Riding on political populism and to establish a safe distance from past regimes notorious for disappearances, kidnap, torture, and death of citizens, President Yoweri Museveni told Special District Administrators (SDAs, precursor of RDCs) and other security heads in 1986 that he would not lead a country where a citizen is killed and the leaders do not know who did it.
Col Kizza Besigye was the powerful minister of state for Internal Affairs then. The president characterized such killings as state-inspired terror. All seemed well until the power dynamics changed. When the goal of NRA changed to consolidating and concentrating power in one person, the inevitable nefarious tools of real politics reared their ugly heads.
The most infamous apparatus was the creation of ‘safe houses’. This is a misnomer! There is nothing safe in them. This is a euphemism for torture chambers. It is here that the Internal Security Organisation (ISO), the Chieftaincy of Military Intelligence (CMI), and other security agents torture political opponents.
Others are disappeared. In the immediate aftermath of the 2021 general election, many members of the National Unity Platform (NUP) led by Robert Ssentamu Kyagulanyi, were picked by armed but unidentified persons and driven away in unregistered cars.
The captives have been subjected to heinous forms of torture. Asked about who is kidnapping Ugandans, police claim ignorance. The army too denies involvement. After a loud public outcry, Presidential Advisor Lt. Gen Proscovia Nalweyiso admitted that security forces were keeping some of the kidnapped NUP supporters. NUP claims those kidnapped or disappeared are in their hundreds.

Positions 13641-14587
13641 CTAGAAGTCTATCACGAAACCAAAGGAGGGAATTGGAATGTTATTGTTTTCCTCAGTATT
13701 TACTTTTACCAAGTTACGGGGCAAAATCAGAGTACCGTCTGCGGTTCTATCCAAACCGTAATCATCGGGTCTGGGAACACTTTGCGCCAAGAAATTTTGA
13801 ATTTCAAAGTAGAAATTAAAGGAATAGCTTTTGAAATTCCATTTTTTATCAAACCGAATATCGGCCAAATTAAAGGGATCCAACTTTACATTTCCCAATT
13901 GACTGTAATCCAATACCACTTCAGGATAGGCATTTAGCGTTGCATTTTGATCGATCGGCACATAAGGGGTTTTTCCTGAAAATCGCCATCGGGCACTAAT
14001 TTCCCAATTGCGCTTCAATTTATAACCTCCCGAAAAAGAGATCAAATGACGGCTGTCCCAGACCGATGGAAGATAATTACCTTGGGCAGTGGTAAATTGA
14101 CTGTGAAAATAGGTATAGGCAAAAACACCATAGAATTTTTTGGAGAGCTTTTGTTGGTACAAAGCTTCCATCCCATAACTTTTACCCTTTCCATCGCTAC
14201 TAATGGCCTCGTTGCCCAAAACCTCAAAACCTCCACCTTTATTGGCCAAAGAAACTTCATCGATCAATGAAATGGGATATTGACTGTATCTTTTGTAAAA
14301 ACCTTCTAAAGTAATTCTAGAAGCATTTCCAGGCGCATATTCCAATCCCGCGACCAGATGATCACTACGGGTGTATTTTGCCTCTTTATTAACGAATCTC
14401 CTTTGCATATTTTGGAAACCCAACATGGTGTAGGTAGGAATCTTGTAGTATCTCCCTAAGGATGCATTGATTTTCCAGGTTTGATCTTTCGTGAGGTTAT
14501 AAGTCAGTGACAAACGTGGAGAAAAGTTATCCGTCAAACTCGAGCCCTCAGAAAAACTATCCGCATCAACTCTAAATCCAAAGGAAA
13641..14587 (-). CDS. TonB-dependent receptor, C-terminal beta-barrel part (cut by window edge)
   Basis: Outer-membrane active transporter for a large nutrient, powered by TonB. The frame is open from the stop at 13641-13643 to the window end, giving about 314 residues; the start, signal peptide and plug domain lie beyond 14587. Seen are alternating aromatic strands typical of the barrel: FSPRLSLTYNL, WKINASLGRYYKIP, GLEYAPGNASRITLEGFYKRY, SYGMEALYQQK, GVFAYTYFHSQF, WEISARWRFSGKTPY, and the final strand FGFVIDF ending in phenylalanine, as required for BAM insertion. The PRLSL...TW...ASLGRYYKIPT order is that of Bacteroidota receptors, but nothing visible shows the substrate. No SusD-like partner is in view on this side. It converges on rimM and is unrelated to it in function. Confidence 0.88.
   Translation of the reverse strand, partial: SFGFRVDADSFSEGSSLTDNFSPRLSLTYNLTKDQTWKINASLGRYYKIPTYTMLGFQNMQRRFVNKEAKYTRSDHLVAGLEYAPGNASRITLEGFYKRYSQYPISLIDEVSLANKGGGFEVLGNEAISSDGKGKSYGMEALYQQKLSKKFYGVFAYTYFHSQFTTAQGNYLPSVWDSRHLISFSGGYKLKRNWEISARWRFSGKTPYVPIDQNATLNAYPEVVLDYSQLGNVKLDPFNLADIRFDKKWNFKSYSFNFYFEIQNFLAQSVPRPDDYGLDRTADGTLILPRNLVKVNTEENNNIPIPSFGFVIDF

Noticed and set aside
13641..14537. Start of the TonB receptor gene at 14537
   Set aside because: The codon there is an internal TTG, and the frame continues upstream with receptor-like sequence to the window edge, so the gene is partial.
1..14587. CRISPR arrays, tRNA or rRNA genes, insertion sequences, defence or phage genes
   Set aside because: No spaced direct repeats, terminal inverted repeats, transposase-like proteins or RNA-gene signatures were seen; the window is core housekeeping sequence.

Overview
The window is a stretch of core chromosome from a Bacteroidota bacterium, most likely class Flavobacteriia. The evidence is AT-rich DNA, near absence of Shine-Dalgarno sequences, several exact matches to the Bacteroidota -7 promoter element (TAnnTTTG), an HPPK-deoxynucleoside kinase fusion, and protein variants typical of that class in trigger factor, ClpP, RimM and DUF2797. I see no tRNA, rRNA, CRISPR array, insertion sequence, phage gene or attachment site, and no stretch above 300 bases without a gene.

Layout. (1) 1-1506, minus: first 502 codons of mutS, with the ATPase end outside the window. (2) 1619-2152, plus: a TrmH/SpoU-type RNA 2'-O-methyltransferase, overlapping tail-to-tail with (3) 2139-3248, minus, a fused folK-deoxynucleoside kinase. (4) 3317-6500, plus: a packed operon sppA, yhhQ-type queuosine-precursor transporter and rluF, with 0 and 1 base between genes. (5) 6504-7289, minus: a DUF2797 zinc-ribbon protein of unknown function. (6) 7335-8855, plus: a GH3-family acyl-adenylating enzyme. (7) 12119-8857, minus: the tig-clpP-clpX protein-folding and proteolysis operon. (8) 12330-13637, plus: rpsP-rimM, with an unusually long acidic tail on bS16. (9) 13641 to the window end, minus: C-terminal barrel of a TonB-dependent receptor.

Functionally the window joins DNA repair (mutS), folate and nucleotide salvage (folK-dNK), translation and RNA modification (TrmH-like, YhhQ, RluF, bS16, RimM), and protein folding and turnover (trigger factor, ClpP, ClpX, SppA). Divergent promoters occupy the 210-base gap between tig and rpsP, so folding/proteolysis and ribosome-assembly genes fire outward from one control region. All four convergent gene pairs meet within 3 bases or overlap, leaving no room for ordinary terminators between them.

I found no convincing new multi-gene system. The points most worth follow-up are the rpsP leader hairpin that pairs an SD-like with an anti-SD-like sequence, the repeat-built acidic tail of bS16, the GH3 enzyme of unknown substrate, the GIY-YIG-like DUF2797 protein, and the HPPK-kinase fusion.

In his speech about torture in August 2021, the president sounded like he was reflecting on his failure to protect Ugandans against torture, human rights, and heinous crime, which he claimed inspired him to take up arms against past governments.
But then in another instance, he became the real him who takes no blame for anything. He characterized torture acts by security forces as mistakes that were committed by undisciplined officers.
He also added that the suspects could have been tortured because the security agents were either not adequately briefed by their superiors or they were lazy to do proper investigations to establish the facts to convict the suspects.
The president promised that Brig Kaka Bagyenda and other architects of torture would be prosecuted. It has not happened. Recently, men armed and dressed in army uniforms were seen kidnapping a Pakistani.
Both the army and the police distanced themselves from the act. Question is, who is in charge of our security? If the president, to whom all intelligence services report, doesn’t know, who knows?
Who has the right to kidnap? Who keeps the guns and uniforms? Don’t Ugandans have a right to be respected and lawfully arrested? With all these security devices, why aren’t culprits brought to book?